Herman Melville Quotes

Where do murderers go, man! Who's to doom, when the judge himself is dragged to the bar?
Herman Melville (1819-1891), U.S. author. Moby-Dick (1851), ch. 132, The Writings of Herman Melville, vol. 6, eds. Harrison Hayford, Hershel Parker, and G. Thomas Tanselle (1988). Spoken by Captain Ahab.
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Whatever has made, or does make, or may make music, should be held sacred as the golden bridle-bit of the Shah of Persia's horse, and the golden hammer, with which his hoofs are shod.
Herman Melville (1819-1891), U.S. author. Redburn (1849), ch. 49, The Writings of Herman Melville, vol. 4, eds. Harrison Hayford, Hershel Parker, and G. Thomas Tanselle (1969).
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We are the pioneers of the world; the advance-guard, sent on through the wilderness of untried things, to break a new path in the New World that is ours.
Herman Melville (1819-1891), U.S. author. White-Jacket (1850), The Writings of Herman Melville, vol. 5, eds. Harrison Hayford, Hershel Parker, and G. Thomas Tanselle (1969).
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The retaliation is apt to be in monstrous disproportion to the supposed offense; for when in anybody was revenge in its exactions aught else but an inordinate usurer?
Herman Melville (1819-1891), U.S. author. Billy Budd, Sailor (posthumous), ch 13, eds. Harrison Hayford and Merton M. Sealts, Jr. (1962).
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I will live and die by this testimony: that I loved a good conscience; that I never invaded another man's liberty; and that I preserved my own.
Herman Melville (1819-1891), U.S. author. Mardi (1849), ch. 124, The Writings of Herman Melville, vol. 3, eds. Harrison Hayford, Hershel Parker, and G. Thomas Tanselle (1970). Babbalanja, the philosopher, reading from a book.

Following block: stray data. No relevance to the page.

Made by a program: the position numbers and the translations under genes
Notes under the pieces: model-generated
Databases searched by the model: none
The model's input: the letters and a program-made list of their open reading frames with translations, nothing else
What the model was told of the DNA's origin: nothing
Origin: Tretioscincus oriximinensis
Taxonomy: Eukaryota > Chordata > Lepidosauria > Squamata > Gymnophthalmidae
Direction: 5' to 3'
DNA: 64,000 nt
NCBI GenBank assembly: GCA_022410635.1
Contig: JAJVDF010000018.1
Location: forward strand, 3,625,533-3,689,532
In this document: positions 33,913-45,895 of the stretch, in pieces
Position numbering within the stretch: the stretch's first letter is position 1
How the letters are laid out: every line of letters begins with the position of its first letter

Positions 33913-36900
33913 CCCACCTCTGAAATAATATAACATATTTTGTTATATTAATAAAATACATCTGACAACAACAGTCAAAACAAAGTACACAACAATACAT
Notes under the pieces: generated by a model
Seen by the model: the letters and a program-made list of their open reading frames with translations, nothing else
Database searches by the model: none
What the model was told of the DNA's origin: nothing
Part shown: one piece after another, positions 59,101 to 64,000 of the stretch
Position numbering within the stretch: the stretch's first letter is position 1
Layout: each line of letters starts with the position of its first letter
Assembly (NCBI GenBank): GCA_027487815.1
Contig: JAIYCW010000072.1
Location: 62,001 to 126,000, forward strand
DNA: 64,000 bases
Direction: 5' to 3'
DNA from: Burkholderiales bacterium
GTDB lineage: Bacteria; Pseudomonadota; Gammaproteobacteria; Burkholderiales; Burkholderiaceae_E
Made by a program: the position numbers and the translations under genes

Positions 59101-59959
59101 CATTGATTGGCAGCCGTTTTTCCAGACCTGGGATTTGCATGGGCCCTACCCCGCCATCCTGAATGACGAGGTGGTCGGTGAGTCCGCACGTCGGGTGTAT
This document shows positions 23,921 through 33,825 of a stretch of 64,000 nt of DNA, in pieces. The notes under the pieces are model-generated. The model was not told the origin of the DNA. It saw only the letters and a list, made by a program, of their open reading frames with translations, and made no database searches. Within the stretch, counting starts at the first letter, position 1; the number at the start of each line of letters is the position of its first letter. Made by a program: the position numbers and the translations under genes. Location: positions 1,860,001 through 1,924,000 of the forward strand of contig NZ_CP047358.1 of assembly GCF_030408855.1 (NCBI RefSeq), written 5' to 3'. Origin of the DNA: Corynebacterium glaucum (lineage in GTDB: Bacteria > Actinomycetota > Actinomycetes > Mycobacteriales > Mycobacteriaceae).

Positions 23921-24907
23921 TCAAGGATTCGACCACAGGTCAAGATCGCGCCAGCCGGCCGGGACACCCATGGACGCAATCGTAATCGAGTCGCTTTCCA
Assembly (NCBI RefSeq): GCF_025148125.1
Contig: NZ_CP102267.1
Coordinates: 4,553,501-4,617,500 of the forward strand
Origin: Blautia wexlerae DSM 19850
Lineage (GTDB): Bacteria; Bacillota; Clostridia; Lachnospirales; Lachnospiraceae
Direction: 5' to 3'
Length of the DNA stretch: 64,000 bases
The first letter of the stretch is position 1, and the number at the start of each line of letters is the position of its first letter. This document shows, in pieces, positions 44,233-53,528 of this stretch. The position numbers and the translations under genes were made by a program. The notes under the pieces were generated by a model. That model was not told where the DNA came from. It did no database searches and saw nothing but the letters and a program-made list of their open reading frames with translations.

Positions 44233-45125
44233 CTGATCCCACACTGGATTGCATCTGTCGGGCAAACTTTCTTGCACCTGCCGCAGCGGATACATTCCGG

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Man's insanity is heaven's sense; and wandering from all mortal reason, man comes at last to that celestial thought, which, to reason, is absurd and frantic; and weal or woe, feels then uncompromised, indifferent as his God.
Herman Melville (1819-1891), U.S. author. Moby-Dick (1851), ch. 93, The Writings of Herman Melville, vol. 6, eds. Harrison Hayford, Hershel Parker, and G. Thomas Tanselle (1988).
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There is a touch of divinity even in brutes, and a special halo about a horse, that should forever exempt him from indignities.
Herman Melville (1819-1891), U.S. author. Redburn (1849), ch. 40, The Writings of Herman Melville, vol. 4, eds. Harrison Hayford, Hershel Parker, and G. Thomas Tanselle (1969).
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Like all high functionaries, he deemed it indispensable religiously to sustain his dignity; one of the most troublesome things in the world, and one calling for the greatest self-denial.
Herman Melville (1819-1891), U.S. author. White-Jacket (1850), ch. 6, The Writings of Herman Melville, vol. 5, eds. Harrison Hayford, Hershel Parker, and G. Thomas Tanselle (1969). Concerning the commodore aboard the Neversink.
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Coke and Blackstone hardly shed so much light into obscure spiritual places as the Hebrew prophets.
Herman Melville (1819-1891), U.S. author. Billy Budd, Sailor (posthumous), ch 11, eds. Harrison Hayford and Merton M. Sealts, Jr. (1962). Coke and Blackstone were authorities on the law.
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Better to sink in boundless deeps, than float on vulgar shoals; and give me, ye gods, an utter wreck, if wreck I do.
Herman Melville (1819-1891), U.S. author. Mardi (1849), ch. 169, The Writings of Herman Melville, vol. 3, eds. Harrison Hayford, Hershel Parker, and G. Thomas Tanselle (1970).
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